I am renovating a few rooms including an existing laundry room. It currently has one exterior window and another openable window onto an existing mudroom (which also has exterior windows).

After the renovation, the laundry will lose the exterior window as an existing bathroom is extended. The interior window into the mudroom will survive.

Does the Uniform Building Code require that a room with no exterior windows have an exhaust vent fan? Does the existence of the interior openable window into a room with exterior windows have a bearing on that? (I do realize that local regulations may vary from the Uniform Code, but my jurisdiction generally follows those regs.)

[I know there is a related question here, but I have no air conditioning and I am wondering about the additional interior window.]

  • I'm not sure what the benefit of an exhaust fan in a laundry room would be. Arguably, if it's a gas dryer, an exhaust fan would actually be a bad idea. Interior bathrooms need fans, but that's usually about moisture (or smells). – DA01 Feb 3 '15 at 3:02
  • It is a gas dryer and there is an open doorway into a hall for airflow. Not advocating, just asking about the rules. – bib Feb 3 '15 at 3:09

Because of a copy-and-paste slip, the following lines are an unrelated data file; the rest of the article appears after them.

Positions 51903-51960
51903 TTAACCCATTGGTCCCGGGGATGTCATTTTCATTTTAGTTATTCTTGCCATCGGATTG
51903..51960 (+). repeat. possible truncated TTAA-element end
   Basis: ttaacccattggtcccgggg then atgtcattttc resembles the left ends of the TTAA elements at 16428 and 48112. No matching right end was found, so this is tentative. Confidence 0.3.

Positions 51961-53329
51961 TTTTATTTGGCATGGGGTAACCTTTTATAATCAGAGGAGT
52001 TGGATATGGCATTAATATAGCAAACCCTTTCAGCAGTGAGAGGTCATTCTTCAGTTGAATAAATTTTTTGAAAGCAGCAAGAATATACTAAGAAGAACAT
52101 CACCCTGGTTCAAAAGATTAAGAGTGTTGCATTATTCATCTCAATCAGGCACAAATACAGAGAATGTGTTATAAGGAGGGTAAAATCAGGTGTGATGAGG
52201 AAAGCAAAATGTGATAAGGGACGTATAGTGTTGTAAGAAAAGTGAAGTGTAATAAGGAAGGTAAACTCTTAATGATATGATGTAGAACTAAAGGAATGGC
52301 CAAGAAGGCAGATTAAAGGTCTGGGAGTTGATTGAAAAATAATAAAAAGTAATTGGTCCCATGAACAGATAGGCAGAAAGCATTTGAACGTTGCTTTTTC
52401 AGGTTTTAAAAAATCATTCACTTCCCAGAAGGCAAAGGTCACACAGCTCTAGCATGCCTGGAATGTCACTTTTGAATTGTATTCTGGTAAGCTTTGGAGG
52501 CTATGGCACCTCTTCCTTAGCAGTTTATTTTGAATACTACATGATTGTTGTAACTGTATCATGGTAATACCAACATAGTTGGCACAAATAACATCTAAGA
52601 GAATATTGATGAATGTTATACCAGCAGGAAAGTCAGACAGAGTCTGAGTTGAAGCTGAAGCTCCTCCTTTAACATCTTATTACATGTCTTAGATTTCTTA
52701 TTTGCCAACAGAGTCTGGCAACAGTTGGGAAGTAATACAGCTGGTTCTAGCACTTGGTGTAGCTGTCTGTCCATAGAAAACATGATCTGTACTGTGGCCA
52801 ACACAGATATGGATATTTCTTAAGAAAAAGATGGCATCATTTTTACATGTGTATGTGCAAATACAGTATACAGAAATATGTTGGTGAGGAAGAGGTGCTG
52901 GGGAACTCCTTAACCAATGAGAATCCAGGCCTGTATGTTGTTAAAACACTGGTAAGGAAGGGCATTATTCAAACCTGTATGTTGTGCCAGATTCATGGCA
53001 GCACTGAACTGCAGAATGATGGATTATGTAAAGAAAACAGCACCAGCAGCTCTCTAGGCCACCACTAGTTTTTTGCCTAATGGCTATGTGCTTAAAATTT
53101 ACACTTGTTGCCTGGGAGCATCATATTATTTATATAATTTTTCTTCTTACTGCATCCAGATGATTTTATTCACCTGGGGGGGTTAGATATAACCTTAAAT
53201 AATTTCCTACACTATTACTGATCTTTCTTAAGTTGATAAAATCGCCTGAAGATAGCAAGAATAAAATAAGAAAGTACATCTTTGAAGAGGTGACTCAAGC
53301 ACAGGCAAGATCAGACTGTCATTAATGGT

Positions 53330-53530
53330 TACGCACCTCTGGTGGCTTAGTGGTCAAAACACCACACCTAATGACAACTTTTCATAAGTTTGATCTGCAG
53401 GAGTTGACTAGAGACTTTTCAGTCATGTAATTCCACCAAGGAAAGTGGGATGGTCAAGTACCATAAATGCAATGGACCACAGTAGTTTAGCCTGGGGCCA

• I do not know about the rules, so would have to defer to others. Typically, though, you don't want something competing for air in a room with a combustion appliance unless said vent is the exhaust for the appliance (such as a kitchen hood vent) – DA01 Feb 3 '15 at 3:11
  • @DA01: I think even if the fan is the exhaust for the equipment, like a hood, if the fan is large enough you have to provide make-up air that is controlled by the fan switch. So that's in addition to any central air vents. – ChiefTwoPencils Feb 3 '15 at 4:55

No, this is not a code requirement for laundry rooms in dwelling units (at least in the 2012 IBC).

In fact, most dryers are essentially acting as exhaust fans when they run because they take air from the room and exhaust it outside.

| improve this answer | |

Washington State requires a minimum 50 CFM exhaust fan in the laundry room.

| improve this answer | |
  • 1
    Hello, Robert, and welcome to Home Improvement. I edited out your contact info; it's best to put that in your profile. But, with your knowledge and experience, I'm looking forward to more contributions from you. Thanks! – Daniel Griscom Sep 17 '18 at 19:08
  • 1
    Can you provide a specific citation for this requirement? (It is a curious one, let me put it that way, and the citation to Washington state building code would make this a stronger answer.) – ThreePhaseEel Sep 17 '18 at 23:30
  • See apps.leg.wa.gov/WAC/default.aspx?cite=51-52&full=true for Washington State; search for laundry to find the rules – mikeytown2 Jan 29 at 7:05

Whilst you're specifically asking about the Uniform Building Control, I'll add this as this answers the question for people wanting to know the answer that would be compliant with UK building regulations: